“Breakfast first, then the vodka.” Vladimir led them through the swinging doors into the dining room. The aroma from the breakfast cooking wafted through the air. “Take a seat and fill us in, Grigori.”
After taking a chair facing Vladimir and Mishka, Grigori eased back and crossed his arms. “As you requested, I spread the word throughout the former Spetsnaz community. Several are already committed to other endeavors, but there are twelve willing and able to support you.” He grinned.” The number doesn’t include Captains 3rd Rank Karol Pushkin and Stepan Gennadi and their crews, who will support you should it be necessary.”
Vladimir rubbed his chin and smiled. “Ah, yes. The Lyre class submarines—decommissioned in 1990 and designated for scrapping. I believe NATO referred to them as the Alfa class.”
“Da.” Grigori uncrossed his arms and leaned forward. “No one questioned Colonel General Kutzenov’s order to keep two of them from going on the scrapheap. Even the NATO inspectors were clueless.”
Vladimir tapped his fingers on the edge of his chair. “Would it be possible to arrange a short trip on one of them?”
“Da. I believe one of them will be in the Gulf of Hormuz soon so the crew can practice their targeting and evasion techniques. Do you want me to set up a visit?”
Vladimir glanced at Mishka. “Make the arrangements—we’ll both go.”
“Not counting Puskin and Gennadi, there will be seventeen of us.” Mishka rubbed a hand over his head. “Will that be enough, Vova?”
“Da. I shall lead eight here in Pakistan, and you’ll take the remainder and cause disruption in India.”
Mishka nodded. “It will be a pleasure to be back in the field again.”
Yusuuf stepped into the room and approached Vladimir. “Shall I serve breakfast, sir?”
Yusuuf escorted Ajit and Imran into the living room, returning moments later with a plate of sliced fruit and cups of tea.
After exchanging pleasantries, Vladimir motioned for them to sit. “What can I do for your today?”
Ajit sipped his tea and set the cup down. “First, our apologies for the incident during our meeting by Bahawalpur. We thought it best to come to you here to continue our discussions.”
“The council agreed we would speak on their behalf, and they would accept whatever arrangements we make.” Imran picked up a mango slice and took a bite. “We are uncertain how the attackers found out about our meeting, but we shall find out. Even if it was one of our own, he will be dealt with.”
Vladimir waved a hand in dismissal. “In our line of work, there are always interruptions. Nothing to be concerned about.” He stared at Ajit and Imran in turn. “I believe there might be a way to bring India and Pakistan together to resolve the Punjabi situation. However, there will be bloodshed.”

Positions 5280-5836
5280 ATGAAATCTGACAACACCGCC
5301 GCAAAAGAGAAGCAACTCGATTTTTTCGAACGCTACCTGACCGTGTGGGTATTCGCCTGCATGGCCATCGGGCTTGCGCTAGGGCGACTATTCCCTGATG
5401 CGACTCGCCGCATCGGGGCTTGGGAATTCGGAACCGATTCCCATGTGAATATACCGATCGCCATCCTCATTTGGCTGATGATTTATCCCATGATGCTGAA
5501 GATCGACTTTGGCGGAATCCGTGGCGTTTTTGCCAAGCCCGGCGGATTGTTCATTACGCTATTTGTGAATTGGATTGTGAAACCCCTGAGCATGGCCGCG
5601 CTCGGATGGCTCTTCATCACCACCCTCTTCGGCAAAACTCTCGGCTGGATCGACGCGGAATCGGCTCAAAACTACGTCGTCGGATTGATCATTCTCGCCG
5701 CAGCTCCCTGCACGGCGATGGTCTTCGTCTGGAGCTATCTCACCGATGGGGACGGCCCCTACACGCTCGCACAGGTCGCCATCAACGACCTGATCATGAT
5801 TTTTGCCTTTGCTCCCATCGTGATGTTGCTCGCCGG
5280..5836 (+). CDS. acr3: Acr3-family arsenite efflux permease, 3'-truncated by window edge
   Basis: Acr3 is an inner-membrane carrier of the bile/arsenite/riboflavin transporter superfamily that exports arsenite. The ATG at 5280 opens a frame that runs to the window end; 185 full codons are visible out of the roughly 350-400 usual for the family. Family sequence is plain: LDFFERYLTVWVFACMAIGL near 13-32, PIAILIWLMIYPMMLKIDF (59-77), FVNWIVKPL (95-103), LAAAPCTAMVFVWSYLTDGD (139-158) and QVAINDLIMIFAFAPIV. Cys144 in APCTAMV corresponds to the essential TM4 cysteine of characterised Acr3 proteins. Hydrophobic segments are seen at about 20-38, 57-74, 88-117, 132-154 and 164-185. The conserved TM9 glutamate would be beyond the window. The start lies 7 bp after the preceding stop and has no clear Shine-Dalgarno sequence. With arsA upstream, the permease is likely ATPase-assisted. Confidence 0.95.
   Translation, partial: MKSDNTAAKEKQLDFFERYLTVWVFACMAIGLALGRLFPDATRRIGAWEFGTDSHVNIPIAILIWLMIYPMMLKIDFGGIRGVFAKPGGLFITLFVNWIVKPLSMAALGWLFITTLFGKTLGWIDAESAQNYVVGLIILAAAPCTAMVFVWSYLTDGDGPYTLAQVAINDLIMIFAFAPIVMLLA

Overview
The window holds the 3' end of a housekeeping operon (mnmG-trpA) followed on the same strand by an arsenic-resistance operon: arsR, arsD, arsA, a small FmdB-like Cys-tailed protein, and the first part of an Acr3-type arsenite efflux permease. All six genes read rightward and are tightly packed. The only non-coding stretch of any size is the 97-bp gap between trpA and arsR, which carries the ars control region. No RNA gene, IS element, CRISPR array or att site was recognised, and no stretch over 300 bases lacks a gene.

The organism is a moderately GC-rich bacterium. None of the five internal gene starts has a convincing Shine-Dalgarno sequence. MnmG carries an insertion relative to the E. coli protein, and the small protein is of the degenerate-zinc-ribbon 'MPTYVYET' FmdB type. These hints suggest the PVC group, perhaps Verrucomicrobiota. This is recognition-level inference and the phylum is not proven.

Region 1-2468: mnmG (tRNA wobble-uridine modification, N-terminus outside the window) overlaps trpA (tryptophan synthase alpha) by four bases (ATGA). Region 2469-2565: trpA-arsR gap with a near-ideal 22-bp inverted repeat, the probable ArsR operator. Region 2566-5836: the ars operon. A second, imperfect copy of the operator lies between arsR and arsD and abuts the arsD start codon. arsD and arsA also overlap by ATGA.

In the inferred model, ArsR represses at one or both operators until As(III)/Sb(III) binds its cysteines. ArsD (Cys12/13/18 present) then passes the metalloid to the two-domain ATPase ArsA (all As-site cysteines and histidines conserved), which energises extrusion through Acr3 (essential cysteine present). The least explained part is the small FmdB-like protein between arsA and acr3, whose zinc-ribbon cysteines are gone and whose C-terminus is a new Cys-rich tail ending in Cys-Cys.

Ajit leaned closer. “What do you propose?”
“First, we begin with peaceful protests on either side of the border. These will become more intense as time passes. Minor attacks will take place, escalating until the military forces of each country are involved.” Vladimir stared at the ceiling. “We’ll need someone to organize peace talks between India and Pakistan, but this can be arranged later.”
“India and Pakistan are always talking and making threats.” Ajit pursed his lips. “Why should this be any different? Kashmir is still a disputed territory without a resolution in sight. Why should they agree to resolve the Punjab situation?”
Mishka tapped the side of his nose. “We’ll make them.”
“How?” A puzzled expression creased Imran’s face. “I don’t understand.”
“We have a weapon which will wreak havoc on Pakistan and India’s financial centers. If they do not agree to our terms, we will destroy their economies.”
Imran glanced at Ajit. “What is this weapon?”
“It will be revealed to you only if the situation requires its use.” Vladimir crossed his arms and leaned back on the sofa.
More next time.
This brings us to an end for another week as I need to get ready for today’s market. I hope you found something of interest. If you have any suggestions for a topic you’d like to read about, please let me know. Until the next time, thank you for reading and hope you drop in again.